White House Press Release, 3 Dec 2018 – Chinese Tariffs

“President Trump has agreed that on January 1, 2019, he will leave the tariffs on $200 billion worth of product at the 10% rate, and not raise it to 25% at this time. China will agree to purchase a not yet agreed upon, but very substantial, amount of agricultural, energy, industrial, and other product from the United States to reduce the trade imbalance between our two countries. China has agreed to start purchasing agricultural product from our farmers immediately.
President Trump and President Xi have agreed to immediately begin negotiations on structural changes with respect to forced technology transfer, intellectual property protection, non-tariff barriers, cyber intrusions and cyber theft, services and agriculture. Both parties agree that they will endeavor to have this transaction completed within the next 90 days. If at the end of this period of time, the parties are unable to reach an agreement, the 10% tariffs will be raised to 25%.”

All Standalone Lithium Batteries Prohibited as Cargo on Passenger Aircraft as of April 1, 2016

In February, the International Civil Aviation Organization (ICAO)—the United Nations agency that regulates the transport of dangerous goods aboard aircraft —enacted a ban on transporting standalone lithium ion batteries (UN 3480) as cargo on passenger aircraft. The ban goes into effect April 1, 2016.

Since lithium metal batteries (UN 3090) were already prohibited, the new regulation means no standalone lithium batteries, in any quantity or packaging, may be shipped as cargo on passenger aircraft.

Can you still ship lithium batteries by air? Yes. Batteries packed with or in equipment (UN 3091 and 3481) may still be shipped compliantly, subject to regulations. (Passengers may still transport their own battery powered devices and spare batteries in their carry-on bags—for now. See https://www.faa.gov/about/initiatives/hazmat_safety/more_info/?hazmat=7 for FAA’s guidance)

And all lithium batteries may still be transported on cargo-only aircraft, subject to regulations—see below. However, you need to be aware that airlines may have their own variations in place even though the regulations don’t prohibit them on cargo aircraft.

ICAO has also mandated that, effective April 1, 2016, standalone lithium ion batteries (UN 3480) can only be shipped by air with a state of charge 30% or less. In addition, shippers will be not be authorized to transport more than one package of standalone lithium ion batteries prepared in accordance with packing instruction 965 or 968 Section II per consignment. “A shipper is not permitted to offer for transport more than one package prepared according to Section II in any single consignment.” A consignment is defined as: ” One or more packages of dangerous goods accepted by an operator from one shipper at one time and at one address, receipted for in one lot and moving to one consignee at one destination address.”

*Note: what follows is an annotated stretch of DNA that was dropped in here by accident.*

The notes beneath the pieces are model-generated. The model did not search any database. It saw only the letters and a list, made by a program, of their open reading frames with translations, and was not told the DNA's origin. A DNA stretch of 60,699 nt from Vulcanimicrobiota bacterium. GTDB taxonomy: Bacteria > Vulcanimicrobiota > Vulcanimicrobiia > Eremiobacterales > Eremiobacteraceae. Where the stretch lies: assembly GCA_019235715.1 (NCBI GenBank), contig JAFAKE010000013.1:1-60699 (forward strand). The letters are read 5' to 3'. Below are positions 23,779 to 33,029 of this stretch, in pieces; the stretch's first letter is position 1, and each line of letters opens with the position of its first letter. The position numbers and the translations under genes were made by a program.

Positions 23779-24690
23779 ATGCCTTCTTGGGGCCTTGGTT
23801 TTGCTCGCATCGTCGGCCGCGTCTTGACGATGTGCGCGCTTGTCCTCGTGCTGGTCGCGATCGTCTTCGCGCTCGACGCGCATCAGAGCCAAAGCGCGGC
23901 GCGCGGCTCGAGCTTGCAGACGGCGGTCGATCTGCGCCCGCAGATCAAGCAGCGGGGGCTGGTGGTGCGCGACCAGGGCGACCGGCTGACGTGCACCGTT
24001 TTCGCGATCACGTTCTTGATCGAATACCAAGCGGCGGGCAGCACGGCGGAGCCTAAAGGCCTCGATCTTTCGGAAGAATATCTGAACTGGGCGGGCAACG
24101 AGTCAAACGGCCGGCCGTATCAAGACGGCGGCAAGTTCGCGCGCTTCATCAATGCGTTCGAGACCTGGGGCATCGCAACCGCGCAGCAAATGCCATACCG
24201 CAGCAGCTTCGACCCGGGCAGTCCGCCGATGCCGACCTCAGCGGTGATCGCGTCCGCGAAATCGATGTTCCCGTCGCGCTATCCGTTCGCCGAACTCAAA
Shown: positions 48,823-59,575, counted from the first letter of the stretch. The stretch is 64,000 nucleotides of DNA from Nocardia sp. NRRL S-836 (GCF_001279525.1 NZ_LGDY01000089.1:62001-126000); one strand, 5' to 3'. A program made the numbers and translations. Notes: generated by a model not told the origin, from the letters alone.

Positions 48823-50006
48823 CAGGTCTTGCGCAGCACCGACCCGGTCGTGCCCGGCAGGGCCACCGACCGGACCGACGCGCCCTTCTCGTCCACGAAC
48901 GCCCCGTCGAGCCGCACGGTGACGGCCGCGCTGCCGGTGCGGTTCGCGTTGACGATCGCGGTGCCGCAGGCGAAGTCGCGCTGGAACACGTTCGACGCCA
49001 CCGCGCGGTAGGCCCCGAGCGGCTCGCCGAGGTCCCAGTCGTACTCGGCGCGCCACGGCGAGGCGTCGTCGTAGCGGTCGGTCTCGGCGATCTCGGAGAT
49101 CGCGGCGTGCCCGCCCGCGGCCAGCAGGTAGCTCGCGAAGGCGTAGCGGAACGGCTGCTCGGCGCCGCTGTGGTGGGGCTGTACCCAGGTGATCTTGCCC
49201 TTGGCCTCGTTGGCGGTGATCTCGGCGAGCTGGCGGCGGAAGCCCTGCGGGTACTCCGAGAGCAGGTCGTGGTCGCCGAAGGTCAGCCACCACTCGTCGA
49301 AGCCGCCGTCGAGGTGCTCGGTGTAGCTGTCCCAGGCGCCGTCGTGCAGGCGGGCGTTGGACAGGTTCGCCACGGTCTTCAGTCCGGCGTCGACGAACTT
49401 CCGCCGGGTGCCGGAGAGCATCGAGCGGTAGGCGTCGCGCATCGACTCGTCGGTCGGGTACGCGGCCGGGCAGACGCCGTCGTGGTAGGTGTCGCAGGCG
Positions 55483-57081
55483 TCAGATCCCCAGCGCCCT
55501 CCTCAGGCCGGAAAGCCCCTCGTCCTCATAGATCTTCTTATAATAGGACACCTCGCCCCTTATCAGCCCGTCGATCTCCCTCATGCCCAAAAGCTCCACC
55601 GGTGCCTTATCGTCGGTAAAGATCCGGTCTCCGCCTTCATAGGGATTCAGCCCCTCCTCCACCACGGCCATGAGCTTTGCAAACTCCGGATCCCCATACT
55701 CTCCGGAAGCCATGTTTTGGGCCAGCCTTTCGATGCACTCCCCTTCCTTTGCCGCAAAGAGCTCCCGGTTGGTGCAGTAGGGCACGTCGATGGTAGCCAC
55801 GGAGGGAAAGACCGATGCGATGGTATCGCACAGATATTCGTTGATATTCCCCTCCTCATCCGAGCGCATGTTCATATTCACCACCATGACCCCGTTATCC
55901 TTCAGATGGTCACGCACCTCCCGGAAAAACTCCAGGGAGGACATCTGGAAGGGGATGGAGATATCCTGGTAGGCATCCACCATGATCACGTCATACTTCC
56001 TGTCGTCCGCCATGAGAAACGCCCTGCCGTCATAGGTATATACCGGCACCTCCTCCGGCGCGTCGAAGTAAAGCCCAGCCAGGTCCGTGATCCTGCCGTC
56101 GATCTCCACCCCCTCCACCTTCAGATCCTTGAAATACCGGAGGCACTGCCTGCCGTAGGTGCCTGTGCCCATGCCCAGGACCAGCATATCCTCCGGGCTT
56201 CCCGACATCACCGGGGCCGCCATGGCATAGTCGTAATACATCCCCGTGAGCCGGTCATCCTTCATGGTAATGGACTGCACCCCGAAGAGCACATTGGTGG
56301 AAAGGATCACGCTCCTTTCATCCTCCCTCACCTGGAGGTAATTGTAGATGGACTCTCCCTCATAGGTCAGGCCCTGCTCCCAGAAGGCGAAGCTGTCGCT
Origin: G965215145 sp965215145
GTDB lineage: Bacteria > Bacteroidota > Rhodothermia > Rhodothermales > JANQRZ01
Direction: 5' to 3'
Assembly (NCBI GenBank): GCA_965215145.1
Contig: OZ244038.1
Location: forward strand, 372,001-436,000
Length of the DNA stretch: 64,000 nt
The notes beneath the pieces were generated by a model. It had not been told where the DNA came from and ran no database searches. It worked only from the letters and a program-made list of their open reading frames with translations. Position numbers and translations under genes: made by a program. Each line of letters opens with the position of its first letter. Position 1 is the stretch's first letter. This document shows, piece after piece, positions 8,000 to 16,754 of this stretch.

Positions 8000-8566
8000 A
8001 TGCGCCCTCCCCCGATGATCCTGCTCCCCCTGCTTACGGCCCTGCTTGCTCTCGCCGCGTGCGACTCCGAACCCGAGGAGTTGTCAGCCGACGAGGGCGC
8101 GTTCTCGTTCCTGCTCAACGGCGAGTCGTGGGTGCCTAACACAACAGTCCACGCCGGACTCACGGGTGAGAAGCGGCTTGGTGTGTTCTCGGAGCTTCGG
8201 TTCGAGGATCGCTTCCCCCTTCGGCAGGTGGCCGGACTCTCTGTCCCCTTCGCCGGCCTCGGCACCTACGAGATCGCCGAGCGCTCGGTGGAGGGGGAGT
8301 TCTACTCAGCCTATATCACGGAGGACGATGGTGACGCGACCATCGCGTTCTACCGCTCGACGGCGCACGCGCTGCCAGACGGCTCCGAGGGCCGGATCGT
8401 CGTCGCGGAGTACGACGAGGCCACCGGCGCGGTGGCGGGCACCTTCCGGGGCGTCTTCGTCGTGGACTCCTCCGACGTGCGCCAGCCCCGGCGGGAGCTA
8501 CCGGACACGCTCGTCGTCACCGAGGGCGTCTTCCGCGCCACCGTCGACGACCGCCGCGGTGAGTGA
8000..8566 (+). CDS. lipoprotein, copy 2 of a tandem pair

No more than one Section II lithium battery package may be placed into an overpack.

Section II packages may not be offered in a unit load device and must be offered separately from other non-dangerous cargo.

So, come April 1st, if you have to ship lithium ion batteries by air which are not packed with equipment, you’ll have to:

Ship them by cargo aircraft only (if the airline hasn’t filed a variation or implemented an embargo)
Ensure they are at a state of charge no more than 30% of capacity
Pack them separately from everything else

How will shippers verify the state of charge of prepackaged batteries? How can you manage the more restrictive packing rules?

New lithium battery markings and labels – You will need to begin using new markings and Class 9 hazmat labels for all lithium battery shipments—but not until January 1, 2019. (Early adopters are free to use them voluntarily on January 1, 2017.)lithbathandlenewnewhazclass9

Rumors of lithium batteries earning their own hazard Class 10 were thus put to rest, at least for the time being.

Authors
Labelmaster
Tags Dangerous Goods, Dangerous Goods by Air, Featured Article, how to ship lithium batteries, IATA, ICAO
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10 Most Corrupt Countries

From

    Material Handling & Logistics